An underlying assumption is that only dilution is occurring and that the air we breathe is not actively killing the virus. While VHP systems are used in some hospitals, yachts, and homes they are typically open loop and not tightly controlled due to the lack of cost-effective sensors. In many cases they are used to suppress odors and reduce allergy effects. If the hypothesis is correct at least in the fall and winter or during pandemics providing minimum ROS levels in the general population might provide a method to prevent or suppress the onset of flu season. While over 1 million hydrogen peroxide systems have been installed in the United States, that represents only a small fraction of the building space in use . DOD studies during the recent anthrax scare demonstrated that COTS cool mist vaporizers containing 8% hydrogen peroxide could be effective if run over extended periods of time. It should be noted that most VHP disinfection systems are designed to use high ppmv levels to quickly disinfect a room for the next patient as previously discussed.
If minimum ROS levels are to be generated, it is also important to consider the load factor effects for artificial sources. ROS like hydrogen peroxide are constantly being consumed. A single RGF PHI™ unit can take several days to generate 20 ppbv hydrogen peroxide levels in a 1500 square foot home based on generation rate and consumption of the hydrogen peroxide . High usage areas can be quickly depleted unlike natural ROS sources. Due to the lack of cost-effective pptv level sensors it is difficult to guarantee minimum ROS level. In general, the need exists for metrics that include both dilution as well as natural and artificial ROS sources.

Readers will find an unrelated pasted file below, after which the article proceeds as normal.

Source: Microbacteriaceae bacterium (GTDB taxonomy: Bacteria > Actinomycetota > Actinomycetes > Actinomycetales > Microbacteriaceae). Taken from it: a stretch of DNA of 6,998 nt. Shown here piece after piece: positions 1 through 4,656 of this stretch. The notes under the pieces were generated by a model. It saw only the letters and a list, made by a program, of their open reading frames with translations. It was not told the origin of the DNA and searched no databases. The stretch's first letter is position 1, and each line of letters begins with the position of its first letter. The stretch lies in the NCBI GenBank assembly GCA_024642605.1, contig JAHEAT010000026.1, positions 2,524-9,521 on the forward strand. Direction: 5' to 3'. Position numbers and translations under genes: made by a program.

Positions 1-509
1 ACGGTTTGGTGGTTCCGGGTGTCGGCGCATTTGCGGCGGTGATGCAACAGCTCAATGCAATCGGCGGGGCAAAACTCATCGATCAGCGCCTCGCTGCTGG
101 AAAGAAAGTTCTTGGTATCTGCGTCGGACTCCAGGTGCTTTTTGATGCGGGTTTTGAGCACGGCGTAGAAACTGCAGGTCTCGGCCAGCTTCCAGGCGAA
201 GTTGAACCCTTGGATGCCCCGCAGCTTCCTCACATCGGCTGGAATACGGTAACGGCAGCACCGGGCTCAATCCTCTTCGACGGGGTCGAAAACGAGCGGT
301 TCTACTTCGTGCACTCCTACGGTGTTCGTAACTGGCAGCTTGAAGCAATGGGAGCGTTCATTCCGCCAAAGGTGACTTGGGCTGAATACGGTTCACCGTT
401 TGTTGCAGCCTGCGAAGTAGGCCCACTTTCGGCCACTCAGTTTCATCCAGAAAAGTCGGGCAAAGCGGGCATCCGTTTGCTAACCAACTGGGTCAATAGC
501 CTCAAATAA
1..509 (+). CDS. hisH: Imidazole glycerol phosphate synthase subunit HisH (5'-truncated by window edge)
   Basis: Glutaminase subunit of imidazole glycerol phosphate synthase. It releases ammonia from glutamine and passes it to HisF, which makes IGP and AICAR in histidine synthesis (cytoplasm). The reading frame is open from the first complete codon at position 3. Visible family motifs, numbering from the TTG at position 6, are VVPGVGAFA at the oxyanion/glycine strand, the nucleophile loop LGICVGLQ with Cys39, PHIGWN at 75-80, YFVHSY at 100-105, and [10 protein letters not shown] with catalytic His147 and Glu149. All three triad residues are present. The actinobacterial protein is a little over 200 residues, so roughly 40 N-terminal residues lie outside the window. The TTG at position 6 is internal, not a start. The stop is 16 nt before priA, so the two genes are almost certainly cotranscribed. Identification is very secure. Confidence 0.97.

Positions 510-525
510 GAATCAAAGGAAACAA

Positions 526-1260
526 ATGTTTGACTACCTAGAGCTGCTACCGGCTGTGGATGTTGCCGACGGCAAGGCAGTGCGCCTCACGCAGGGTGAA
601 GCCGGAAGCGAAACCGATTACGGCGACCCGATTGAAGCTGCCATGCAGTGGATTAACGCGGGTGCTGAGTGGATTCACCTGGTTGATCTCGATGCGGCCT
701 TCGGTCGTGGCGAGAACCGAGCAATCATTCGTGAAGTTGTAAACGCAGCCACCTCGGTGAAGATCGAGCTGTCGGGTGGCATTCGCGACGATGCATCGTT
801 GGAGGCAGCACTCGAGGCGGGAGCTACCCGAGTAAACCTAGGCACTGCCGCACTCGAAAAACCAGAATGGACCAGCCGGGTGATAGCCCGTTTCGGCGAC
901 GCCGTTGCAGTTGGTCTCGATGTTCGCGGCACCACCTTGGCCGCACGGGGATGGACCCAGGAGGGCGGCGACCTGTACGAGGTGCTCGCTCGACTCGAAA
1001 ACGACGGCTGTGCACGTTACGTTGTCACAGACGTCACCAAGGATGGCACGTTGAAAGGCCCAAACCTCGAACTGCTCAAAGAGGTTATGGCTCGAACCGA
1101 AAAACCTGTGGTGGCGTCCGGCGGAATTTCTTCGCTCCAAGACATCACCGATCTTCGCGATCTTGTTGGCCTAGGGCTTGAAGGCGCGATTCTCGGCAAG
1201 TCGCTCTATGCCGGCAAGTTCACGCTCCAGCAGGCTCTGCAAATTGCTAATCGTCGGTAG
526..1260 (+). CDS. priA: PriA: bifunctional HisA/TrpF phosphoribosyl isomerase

In most hospitals, negative air pressure and a certain number of air exchanges are used to reduce the probability of the staff being inflected. The Wells-Riley equation  has been used since the fifties to estimate the probability of infection in hospitals and buildings determining the number of air exchanges needed in a room.
Where, I is the number of infected people in the room, q is the rate at which infected people in the room produce quanta, p is the rate at which the infected people breathe, and Q is the flow rate in the room. Based on the desired probability of transmission the equation predicts the number Air Changes per Hour (ACH) required. An underlying assumption is that the room air is simply removing virus particles not actively killing them. The factor q is derived from epidemiological data for various diseases and conditions. It can range from 1 quanta/hour to 1000 s of quanta per hour for different diseases making it very sensitive to the specific pathogen.
As discussed by Sze To and Chao  dose-response variations of Wells-Riley have been used to estimate tuberculosis infection rates by replacing q with the number of airborne tuberculosis bacilli released per infector per unit time G and β the deposition of infectious particles in the alveolar region.
Using similar rationale, it is proposed that:
Where, v is the viral load (virus particles released per infector per m3), qR is a scaling factor, i is the infection dose (virus particles), and R is the ROS density (ROS molecules per m3). Substituting into the equation yields;